Steve Wynn, the casino King of Las Vegas, is now staking a claim as the prince of private jets, having completed a record 8,000nm flight in his G650ER.
P1 gives you the lowdown on the ultimate high roller
Steve Wynn’s life and career is epitomised in his recent record-breaking flight from Singapore to McCarran International Airport in his Las Vegas kingdom.
Fair tail winds enabled the charismatic billionaire to fly 8,010 nautical miles in 14 hours and 32 minutes, at an average speed of Mach 0.85. Wynn did this with three crew and three other passengers onboard his Gulfstream G650ER – flying further, faster and in considerable style.
“The G650ER is a game-changer,” said Wynn. No doubt that’s something that has also been uttered about the man himself. Certainly Wynn transformed Las Vegas, from the frankly seedy city of the Seventies to a post-millennial paradise for party people and families alike.
Born on 27 January 1942 in New Haven, Connecticut, Wynn successfully took to the family business of running bingo parlours – enabling him to invest in a small slice of the Frontier Hotel and Casino in Las Vegas. Wynn moved to ‘Sin City’ in 1967 with his wife, Elaine, and also built a successful wine and liquor importing company. Off the back of his business ventures, Wynn took a controlling stake in the landmark Golden Nugget, and this was where he began to transform Las Vegas and the gaming industry.
The Golden Nugget, which had seen better days, was converted into a resort hotel and casino – attracting a new crowd to the city to see stars like Frank Sinatra headlining. The future of Las Vegas was already being written in the sand, and it was to get bigger, brasher and far more opulent in the process.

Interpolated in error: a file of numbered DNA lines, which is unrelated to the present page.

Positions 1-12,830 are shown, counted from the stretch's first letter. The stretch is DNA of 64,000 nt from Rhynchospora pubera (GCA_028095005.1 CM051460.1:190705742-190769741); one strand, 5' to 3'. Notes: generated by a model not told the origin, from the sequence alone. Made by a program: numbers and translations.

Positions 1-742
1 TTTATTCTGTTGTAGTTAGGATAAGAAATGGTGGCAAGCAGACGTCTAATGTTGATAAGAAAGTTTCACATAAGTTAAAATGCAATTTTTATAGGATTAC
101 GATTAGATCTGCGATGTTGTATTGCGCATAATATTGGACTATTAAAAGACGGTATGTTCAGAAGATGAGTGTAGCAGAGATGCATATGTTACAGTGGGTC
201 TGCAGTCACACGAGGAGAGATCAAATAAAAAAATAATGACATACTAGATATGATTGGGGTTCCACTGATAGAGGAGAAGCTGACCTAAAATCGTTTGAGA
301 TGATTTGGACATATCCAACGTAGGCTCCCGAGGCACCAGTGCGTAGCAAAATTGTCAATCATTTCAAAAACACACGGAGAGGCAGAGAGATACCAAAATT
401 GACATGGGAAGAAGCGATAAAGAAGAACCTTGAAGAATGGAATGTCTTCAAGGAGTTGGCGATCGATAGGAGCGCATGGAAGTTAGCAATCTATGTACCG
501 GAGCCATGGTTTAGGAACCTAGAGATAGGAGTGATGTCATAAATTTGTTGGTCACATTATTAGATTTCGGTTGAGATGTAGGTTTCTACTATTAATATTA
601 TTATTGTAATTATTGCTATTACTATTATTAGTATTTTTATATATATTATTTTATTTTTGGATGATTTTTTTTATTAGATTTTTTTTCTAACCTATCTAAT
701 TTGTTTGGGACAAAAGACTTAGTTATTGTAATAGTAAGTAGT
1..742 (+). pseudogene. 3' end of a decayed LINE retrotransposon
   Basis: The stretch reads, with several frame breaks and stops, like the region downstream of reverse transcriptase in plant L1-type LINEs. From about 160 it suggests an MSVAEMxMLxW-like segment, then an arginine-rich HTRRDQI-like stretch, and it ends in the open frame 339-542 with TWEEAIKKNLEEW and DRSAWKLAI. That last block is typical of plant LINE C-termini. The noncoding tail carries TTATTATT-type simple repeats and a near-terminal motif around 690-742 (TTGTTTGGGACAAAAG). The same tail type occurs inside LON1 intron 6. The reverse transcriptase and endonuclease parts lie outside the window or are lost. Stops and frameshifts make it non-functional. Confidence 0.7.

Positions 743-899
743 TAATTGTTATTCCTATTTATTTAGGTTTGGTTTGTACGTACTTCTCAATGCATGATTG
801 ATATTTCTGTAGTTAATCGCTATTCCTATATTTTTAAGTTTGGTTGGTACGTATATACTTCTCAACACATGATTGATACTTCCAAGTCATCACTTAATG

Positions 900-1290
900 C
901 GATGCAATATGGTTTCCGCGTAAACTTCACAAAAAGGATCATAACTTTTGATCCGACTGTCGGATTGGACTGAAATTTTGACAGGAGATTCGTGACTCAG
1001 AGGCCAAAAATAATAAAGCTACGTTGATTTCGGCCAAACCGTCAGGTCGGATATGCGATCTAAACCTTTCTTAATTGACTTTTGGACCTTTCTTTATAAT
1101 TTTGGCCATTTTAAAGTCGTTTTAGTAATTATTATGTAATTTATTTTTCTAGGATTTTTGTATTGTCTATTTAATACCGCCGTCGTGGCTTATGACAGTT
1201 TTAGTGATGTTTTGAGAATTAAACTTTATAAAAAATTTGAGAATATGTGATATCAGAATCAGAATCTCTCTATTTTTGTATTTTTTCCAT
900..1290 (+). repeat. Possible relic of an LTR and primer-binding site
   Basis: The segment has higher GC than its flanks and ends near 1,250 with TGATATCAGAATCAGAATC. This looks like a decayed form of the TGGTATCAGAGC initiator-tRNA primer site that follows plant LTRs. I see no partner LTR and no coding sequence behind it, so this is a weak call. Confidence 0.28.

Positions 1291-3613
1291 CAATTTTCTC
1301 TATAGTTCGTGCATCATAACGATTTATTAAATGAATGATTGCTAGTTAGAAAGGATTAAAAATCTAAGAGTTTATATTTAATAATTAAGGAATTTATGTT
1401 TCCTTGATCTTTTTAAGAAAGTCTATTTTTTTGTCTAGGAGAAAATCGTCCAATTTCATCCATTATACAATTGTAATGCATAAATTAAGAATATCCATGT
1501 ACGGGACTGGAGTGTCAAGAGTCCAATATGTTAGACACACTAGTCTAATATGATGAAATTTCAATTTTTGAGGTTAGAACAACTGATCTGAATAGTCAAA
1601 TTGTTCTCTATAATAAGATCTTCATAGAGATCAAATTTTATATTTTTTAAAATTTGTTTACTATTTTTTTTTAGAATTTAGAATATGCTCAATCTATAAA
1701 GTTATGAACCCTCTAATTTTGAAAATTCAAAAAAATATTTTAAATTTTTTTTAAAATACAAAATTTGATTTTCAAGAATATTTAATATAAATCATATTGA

Built at a cost of US$630 million, Wynn’s next venture was his first on the Strip and signalled his luxury intentions. The Mirage, which opened in 1989, was gamble that paid off – big time. With its erupting volcano and South Seas theme, the resort added a dose of theatre and fantasy to Vegas. The Mirage was the pioneer of the Vegas we know in 2015, following more than US$12 billion of development along the Strip, including US$450 million at Treasure Island Hotel and Casino – Wynn’s next property, opened in 1993. That sense of theatre and showmanship was taken to a new level with the Battle Of Buccaneer Bay pirate show located out front (for a non-paying public to enjoy) and Cirque du Soleil’s first permanent Vegas show on site.
However, it would be wrong to think that Wynn thinks simply putting on a show is enough to make a successful casino/resort. Far from it – Wynn knows that customer service is king.
“All of the razzmatazz and jazz we hear about facilities and everything else doesn’t amount to a hill of beans,” he said. “It’s customer experience that determines the longevity and endurance of these enterprises.”
The Bellagio, a US$1.6 billion resort followed in 1998, with its famous dancing fountains – at the time the most expensive hotel in the world. Just two years later in June 2000, Wynn’s company (then called Mirage Resorts), was sold to MGM Grand for US$6.6 billion, and with money made from that deal Wynn went on to build his most expensive and luxurious resort to date – the Wynn Las Vegas.